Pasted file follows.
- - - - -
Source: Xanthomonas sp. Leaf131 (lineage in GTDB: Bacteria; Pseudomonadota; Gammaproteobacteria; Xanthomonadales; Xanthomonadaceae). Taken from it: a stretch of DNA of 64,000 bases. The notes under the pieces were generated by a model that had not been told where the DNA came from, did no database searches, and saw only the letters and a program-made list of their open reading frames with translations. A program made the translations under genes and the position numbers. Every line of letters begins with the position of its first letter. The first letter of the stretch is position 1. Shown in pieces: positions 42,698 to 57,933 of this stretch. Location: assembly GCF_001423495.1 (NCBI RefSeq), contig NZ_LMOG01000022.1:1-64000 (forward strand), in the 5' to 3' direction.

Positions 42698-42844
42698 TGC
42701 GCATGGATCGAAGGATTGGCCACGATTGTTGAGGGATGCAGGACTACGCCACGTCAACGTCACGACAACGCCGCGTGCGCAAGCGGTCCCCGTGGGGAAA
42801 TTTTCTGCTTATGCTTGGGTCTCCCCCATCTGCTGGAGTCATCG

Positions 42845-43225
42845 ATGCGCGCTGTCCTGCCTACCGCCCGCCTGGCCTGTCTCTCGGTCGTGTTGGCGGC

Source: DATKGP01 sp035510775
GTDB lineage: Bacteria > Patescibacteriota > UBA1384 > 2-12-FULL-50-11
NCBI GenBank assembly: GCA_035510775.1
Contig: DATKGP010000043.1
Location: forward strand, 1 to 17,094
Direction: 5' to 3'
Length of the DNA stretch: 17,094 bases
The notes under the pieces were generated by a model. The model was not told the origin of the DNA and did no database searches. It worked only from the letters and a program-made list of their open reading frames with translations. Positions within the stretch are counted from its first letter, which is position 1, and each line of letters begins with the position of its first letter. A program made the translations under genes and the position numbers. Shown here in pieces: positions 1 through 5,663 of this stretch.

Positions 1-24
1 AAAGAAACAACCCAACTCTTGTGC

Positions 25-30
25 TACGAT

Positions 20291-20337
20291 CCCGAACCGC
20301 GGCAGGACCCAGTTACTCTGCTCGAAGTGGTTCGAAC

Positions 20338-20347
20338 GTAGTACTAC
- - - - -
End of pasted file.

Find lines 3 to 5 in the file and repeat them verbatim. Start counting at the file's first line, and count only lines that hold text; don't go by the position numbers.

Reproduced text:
42698 TGC
42701 GCATGGATCGAAGGATTGGCCACGATTGTTGAGGGATGCAGGACTACGCCACGTCAACGTCACGACAACGCCGCGTGCGCAAGCGGTCCCCGTGGGGAAA
42801 TTTTCTGCTTATGCTTGGGTCTCCCCCATCTGCTGGAGTCATCG